Understanding Selectivity in the Chlorate Process: A Step towards Efficient Hydrogen Production
Artikel i vetenskaplig tidskrift, 2018
Chlorate production is a highly energy demanding industrial process, where chlorate formation is accompanied with hydrogen formation on the cathode. To ensure a high cathodic current efficiency, sodium dichromate is added to the chlorate electrolyte to avoid reduction of hypochlorite formed as a reaction intermediate in the process. However, chromate is highly toxic to humans and environment, and therefore a replacement is desired. A model system with ex situ formed chromium oxide/hydroxide films were used to study hypochlorite reduction and hydrogen evolution. The experimental results demonstrate that the hypochlorite reduction is fully blocked while hydrogen evolution readily occurs. However, in the presence of hypochlorite the hydrogen evolution reaction is inhibited. By combining experimental findings with density functional theory (DFT) calculations, the mechanism of hypochlorite reduction was revealed and the reason for inhibition by the deposited chromium(III) film was demonstrated. Based on these results possible replacements for chromate are suggested.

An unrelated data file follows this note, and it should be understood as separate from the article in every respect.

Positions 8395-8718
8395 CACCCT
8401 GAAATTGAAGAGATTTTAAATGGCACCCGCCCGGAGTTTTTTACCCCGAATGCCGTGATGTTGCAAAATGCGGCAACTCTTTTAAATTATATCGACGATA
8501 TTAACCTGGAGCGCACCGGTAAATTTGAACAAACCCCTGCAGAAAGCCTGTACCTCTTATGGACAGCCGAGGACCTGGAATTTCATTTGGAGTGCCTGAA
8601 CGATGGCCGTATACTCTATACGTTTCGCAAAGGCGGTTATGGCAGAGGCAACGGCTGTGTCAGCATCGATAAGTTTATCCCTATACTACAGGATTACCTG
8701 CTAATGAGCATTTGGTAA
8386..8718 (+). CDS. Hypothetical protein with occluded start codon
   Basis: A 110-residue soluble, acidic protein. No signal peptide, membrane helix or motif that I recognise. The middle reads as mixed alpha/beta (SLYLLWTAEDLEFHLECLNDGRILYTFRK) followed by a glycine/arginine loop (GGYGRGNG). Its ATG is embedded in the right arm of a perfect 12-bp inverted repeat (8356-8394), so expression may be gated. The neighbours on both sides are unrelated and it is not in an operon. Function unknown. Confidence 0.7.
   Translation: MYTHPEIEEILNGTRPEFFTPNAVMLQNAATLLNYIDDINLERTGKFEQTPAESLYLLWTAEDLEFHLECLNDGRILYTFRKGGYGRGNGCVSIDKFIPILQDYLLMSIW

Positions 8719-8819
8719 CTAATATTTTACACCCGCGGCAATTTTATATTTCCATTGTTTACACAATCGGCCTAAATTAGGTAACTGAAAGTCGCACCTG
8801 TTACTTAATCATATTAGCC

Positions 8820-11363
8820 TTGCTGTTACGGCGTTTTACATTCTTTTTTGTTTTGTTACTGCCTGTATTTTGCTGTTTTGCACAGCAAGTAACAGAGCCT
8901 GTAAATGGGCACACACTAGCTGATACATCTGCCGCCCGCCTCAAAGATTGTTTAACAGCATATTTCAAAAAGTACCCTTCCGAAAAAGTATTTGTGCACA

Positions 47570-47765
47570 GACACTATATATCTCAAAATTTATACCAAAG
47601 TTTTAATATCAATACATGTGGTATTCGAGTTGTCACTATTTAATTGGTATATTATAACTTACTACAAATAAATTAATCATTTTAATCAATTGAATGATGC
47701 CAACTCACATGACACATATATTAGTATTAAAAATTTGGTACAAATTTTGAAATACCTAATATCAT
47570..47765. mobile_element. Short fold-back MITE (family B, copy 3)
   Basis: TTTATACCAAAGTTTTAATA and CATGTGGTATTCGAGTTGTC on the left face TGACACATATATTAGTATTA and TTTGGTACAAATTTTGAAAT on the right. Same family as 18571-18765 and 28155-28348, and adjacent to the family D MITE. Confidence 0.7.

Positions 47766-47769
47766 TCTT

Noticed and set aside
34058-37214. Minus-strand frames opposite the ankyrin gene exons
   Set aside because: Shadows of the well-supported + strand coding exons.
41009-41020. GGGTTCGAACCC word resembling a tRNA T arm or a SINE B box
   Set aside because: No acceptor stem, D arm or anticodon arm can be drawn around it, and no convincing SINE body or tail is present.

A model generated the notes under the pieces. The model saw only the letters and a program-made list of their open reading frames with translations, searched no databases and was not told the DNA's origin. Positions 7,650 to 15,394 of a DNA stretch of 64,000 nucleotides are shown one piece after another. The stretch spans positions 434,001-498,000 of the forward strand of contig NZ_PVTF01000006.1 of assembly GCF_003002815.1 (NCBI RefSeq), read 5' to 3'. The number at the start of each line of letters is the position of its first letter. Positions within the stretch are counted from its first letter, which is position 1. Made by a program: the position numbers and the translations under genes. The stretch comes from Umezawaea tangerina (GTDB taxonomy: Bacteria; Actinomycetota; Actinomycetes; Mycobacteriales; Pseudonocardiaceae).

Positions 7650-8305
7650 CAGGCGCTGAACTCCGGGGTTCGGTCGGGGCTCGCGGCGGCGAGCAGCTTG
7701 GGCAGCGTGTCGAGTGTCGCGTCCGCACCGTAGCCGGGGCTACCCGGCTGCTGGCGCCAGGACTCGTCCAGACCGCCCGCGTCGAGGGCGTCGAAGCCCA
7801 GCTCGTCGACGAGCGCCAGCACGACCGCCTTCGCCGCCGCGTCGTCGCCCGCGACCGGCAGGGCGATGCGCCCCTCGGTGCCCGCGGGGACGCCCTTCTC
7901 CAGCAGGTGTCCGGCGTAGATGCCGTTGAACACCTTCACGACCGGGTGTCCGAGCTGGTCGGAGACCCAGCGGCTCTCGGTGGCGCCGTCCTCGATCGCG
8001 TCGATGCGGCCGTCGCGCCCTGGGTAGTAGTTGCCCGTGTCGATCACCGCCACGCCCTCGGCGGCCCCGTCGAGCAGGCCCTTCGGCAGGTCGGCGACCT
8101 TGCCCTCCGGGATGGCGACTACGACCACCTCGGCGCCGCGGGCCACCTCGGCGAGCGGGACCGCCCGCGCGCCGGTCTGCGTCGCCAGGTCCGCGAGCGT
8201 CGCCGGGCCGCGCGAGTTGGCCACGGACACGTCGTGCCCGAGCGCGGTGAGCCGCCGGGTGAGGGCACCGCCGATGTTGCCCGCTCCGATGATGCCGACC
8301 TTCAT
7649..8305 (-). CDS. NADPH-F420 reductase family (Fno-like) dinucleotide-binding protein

Density Functional Theory